The documentation is being updated. Some sections may be incomplete.
The core concept
All the processes for creating color textures in Gaea are dependent on flowing color ramps/gradients into a black and white mask.
Let's take a look at a basic example. The lowest part of a gradient corresponds to the lowest part of the terrain. The highest part of the gradient corresponds to the highest part of the terrain. Everything in between is distributed as dictated by the gray intensity.
// TODO: Image
In this example, you can see how the gradient from a CLUTer node maps to the heightfield.
// TODO: Image
If, however, you take the same CLUT map and use a FlowMap instead of using the height of the terrain as the input, you get a different type of texture output that follows the flow lines of the FlowMap output.
To help you create complex procedural masks from which you can create color textures, Gaea provides an array of nodes known as "Data Maps".
What are Data Maps?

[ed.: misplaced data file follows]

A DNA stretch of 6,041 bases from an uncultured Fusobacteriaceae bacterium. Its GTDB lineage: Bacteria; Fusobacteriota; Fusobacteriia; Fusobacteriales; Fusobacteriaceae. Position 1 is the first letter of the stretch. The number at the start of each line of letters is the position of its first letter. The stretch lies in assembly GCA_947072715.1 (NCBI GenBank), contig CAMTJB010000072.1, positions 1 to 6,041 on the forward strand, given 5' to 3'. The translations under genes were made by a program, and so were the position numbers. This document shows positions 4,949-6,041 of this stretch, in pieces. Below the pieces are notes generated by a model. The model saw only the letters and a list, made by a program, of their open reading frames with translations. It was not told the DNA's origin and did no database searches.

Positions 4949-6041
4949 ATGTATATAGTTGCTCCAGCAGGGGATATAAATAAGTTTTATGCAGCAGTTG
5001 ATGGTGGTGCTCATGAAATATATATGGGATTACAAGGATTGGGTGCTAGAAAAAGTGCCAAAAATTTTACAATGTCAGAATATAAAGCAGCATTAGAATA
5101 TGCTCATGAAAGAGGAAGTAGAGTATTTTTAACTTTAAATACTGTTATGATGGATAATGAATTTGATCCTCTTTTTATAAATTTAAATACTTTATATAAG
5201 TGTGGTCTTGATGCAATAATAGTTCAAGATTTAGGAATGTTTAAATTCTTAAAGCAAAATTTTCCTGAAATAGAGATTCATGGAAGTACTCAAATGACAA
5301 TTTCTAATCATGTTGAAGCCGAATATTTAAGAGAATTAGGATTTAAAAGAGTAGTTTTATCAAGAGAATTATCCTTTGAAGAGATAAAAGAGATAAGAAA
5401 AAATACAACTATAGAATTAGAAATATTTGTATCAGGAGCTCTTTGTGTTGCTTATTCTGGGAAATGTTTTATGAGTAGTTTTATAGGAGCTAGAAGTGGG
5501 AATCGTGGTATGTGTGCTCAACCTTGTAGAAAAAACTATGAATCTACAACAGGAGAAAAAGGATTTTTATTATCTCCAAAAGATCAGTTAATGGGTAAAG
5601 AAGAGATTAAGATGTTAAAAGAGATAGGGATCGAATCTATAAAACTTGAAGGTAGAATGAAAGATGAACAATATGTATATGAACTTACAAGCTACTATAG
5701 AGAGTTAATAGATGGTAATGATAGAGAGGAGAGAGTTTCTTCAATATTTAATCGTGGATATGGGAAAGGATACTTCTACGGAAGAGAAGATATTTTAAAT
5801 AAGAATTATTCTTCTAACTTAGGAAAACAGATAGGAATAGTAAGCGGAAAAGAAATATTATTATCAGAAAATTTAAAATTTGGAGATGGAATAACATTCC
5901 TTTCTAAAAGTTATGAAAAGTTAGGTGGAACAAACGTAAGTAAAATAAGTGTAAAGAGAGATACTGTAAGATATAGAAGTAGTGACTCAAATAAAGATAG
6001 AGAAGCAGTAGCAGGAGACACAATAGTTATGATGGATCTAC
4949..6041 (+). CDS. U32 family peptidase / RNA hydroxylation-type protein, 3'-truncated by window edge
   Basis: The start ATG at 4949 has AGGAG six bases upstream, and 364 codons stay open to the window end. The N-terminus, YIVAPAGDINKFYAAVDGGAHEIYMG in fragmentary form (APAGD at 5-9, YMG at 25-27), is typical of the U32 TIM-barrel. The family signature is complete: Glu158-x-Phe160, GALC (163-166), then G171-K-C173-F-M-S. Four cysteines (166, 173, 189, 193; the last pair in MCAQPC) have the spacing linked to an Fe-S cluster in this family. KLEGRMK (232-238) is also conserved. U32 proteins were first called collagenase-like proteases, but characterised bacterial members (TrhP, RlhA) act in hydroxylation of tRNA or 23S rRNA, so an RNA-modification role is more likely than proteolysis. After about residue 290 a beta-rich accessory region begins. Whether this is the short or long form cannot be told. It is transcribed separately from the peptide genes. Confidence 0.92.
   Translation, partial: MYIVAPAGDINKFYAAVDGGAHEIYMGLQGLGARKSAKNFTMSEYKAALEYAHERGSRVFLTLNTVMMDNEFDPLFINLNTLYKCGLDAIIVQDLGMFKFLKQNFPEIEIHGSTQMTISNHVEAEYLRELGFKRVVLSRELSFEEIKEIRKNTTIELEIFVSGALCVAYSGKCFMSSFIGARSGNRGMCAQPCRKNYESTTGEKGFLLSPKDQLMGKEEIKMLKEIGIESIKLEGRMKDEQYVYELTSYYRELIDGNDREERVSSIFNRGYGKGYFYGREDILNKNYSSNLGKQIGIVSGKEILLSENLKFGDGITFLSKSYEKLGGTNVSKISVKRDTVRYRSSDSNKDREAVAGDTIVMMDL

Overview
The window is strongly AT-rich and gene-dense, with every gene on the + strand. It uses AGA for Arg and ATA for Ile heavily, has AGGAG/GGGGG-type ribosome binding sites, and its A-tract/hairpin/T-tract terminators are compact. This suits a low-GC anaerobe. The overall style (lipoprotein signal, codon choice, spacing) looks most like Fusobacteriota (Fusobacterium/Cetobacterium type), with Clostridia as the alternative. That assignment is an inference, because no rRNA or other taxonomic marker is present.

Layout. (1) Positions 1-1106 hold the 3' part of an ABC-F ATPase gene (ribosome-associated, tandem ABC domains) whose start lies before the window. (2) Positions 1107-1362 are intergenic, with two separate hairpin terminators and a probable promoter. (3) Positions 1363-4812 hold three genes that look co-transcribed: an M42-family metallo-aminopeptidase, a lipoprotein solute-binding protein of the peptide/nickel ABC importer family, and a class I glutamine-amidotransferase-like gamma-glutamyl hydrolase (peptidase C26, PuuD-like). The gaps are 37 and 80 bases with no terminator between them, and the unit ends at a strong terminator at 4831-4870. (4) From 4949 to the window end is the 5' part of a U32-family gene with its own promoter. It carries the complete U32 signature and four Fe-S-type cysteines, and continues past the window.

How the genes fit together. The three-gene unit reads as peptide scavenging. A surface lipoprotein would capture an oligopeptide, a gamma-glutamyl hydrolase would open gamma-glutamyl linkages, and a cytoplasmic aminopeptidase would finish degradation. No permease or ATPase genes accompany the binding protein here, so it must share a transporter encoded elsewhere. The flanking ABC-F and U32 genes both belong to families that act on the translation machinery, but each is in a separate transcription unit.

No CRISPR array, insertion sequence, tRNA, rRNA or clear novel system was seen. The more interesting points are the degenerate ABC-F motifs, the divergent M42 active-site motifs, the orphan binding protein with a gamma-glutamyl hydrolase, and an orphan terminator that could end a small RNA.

Data Maps are special masks. They let you select basic aspects of the terrain (such as slope, angle, curvature), or synthesize complex data through simulations (such as water flow, soil deposits, etc). Additional quick texturing data maps, such as Texture and SurfTex, help create pseudo-random texture masks through which you can quickly achieve color textures with minimal effort.
These nodes break the traditional basic data (slope, angle, etc) + chaos (Perlin noise) method, or the heavy reliance on flow output from erosion. In these situations, you need to find a good seed to make it work. With Data Maps, there is visual randomness, but it's created from systematic analysis of the terrain and follows natural principles. The resulting color maps created from this data look more believable.
A basic texture with Data Maps
The following tutorial continues from Introduction to Gaea.Look Dev Build and Export